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Wednesday, 30 July 2008

Can evidence of use that is no use still be of use?

Minimax GMBH & Co v Chubb Fire Ltd, a Chancery Division decision from England and Wales, was handed down yesterday by Mr Justice Floyd. It has not yet been posted on BAILII, but was noted this morning by the subscription-only LexisNexis Butterworth service.

Way back in 2005 the Trade Marks Registry ruled on Minimax's application to revoke two of Chubb's trade marks -- one for the device pictured on the right and the other for the word MINIMAX itself. According to Minimax neither mark had been used for a period of five years. The hearing officer agreed on the evidence that there had been no genuine use of the marks during that period.

Minimax had previously applied to register mark MINIMAX; Chubb, minus its two earlier registered marks, now opposed, claiming that use by Minimax of that mark was liable to be prevented by the law of passing off and the hearing officer agreed. Reaching a decision without the benefit of either an oral hearing (since neither side asked for one) or cross-examination, he concluded that Chubb indeed enjoyed goodwill and a reputation in MINIMAX in respect of fire extinguishers, their servicing, refurbishment and embellishment. The evidence on which Chubb relied in this hearing was the same as that it relied on in the 2005 hearing, delivered in the form of a witness statement made by its commercial manager. Given that the parties' marks were identical, the hearing officer upheld Chubb's opposition and refused the application. Minimax appealed.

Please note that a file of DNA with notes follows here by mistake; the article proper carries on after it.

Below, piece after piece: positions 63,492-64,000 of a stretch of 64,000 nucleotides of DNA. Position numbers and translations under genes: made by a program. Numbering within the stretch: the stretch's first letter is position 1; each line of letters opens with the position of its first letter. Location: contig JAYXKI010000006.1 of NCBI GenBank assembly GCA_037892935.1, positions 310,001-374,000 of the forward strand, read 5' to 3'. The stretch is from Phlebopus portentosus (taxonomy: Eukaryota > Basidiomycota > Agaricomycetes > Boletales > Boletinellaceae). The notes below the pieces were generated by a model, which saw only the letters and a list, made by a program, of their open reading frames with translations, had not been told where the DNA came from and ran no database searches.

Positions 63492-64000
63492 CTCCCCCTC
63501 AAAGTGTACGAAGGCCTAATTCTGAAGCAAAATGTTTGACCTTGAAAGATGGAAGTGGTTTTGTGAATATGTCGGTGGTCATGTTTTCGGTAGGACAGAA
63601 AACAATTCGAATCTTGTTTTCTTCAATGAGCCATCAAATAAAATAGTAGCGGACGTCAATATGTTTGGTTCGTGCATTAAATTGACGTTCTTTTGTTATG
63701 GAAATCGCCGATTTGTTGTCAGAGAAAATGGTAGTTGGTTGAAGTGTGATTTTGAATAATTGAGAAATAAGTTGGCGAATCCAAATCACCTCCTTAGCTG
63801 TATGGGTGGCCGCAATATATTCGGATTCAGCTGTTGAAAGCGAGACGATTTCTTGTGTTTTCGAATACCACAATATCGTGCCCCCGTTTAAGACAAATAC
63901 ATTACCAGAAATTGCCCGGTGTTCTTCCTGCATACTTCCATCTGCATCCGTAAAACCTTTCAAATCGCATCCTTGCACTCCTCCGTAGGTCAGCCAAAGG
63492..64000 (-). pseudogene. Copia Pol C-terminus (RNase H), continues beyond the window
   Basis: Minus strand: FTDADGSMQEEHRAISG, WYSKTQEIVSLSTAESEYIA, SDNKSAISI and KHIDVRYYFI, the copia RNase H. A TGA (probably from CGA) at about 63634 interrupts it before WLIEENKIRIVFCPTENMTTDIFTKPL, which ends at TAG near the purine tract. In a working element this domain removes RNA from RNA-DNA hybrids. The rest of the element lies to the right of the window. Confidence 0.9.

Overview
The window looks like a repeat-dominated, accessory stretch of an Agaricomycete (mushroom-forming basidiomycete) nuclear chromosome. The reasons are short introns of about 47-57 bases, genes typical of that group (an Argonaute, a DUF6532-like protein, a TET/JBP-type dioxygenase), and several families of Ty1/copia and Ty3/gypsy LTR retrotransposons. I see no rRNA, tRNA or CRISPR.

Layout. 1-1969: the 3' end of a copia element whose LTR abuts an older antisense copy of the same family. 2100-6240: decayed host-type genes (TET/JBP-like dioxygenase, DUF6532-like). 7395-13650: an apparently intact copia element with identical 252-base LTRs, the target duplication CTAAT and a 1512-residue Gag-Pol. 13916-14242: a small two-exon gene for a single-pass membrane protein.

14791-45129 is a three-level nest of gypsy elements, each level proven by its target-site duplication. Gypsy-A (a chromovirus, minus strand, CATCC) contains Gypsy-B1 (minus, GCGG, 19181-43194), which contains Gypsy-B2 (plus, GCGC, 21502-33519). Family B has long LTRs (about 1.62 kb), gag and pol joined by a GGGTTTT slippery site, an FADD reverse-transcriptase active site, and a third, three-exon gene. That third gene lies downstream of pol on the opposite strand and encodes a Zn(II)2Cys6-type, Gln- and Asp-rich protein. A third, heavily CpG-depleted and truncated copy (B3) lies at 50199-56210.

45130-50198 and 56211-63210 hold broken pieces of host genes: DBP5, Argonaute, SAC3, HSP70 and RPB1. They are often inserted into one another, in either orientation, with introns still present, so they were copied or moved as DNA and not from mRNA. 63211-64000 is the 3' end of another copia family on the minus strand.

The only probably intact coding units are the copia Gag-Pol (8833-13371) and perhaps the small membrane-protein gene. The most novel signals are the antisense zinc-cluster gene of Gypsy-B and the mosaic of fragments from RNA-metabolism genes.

Yesterday Floyd J allowed the appeal. In his view the hearing officer had treated the evidence of Chubb's commercial manager as evidence of Chubb's continued use of the MINIMAX mark, concluding that there had been sufficient evidence of Chubb's goodwill and reputation in it. Since this was the wrong approach the court would review the evidence itself. Doing so, there did not appear to be any detectable proper basis for holding that Chubb had retained a sufficient residual reputation in the mark to be able to succeed in an action for passing off against Minimax's future use of the mark applied for. Any evidence of use was scant or trivial.

The IPKat guesses that Chubb must have been really annoyed with itself, having both lost control of the rather attractive MINIMAX mark and then being unable to stop its rival getting hold of it. But, in terms of log-term business strategy, was this opposition ever likely to achieve anything other than mild nuisance value? Merpel says, since Chubb could not in any event stop Minimax using its own name, was this a bit of a dog-in-the-manger opposition?

Dog in a manger here
Dog à manger (Korean style) here
Dog à manger (American style) here

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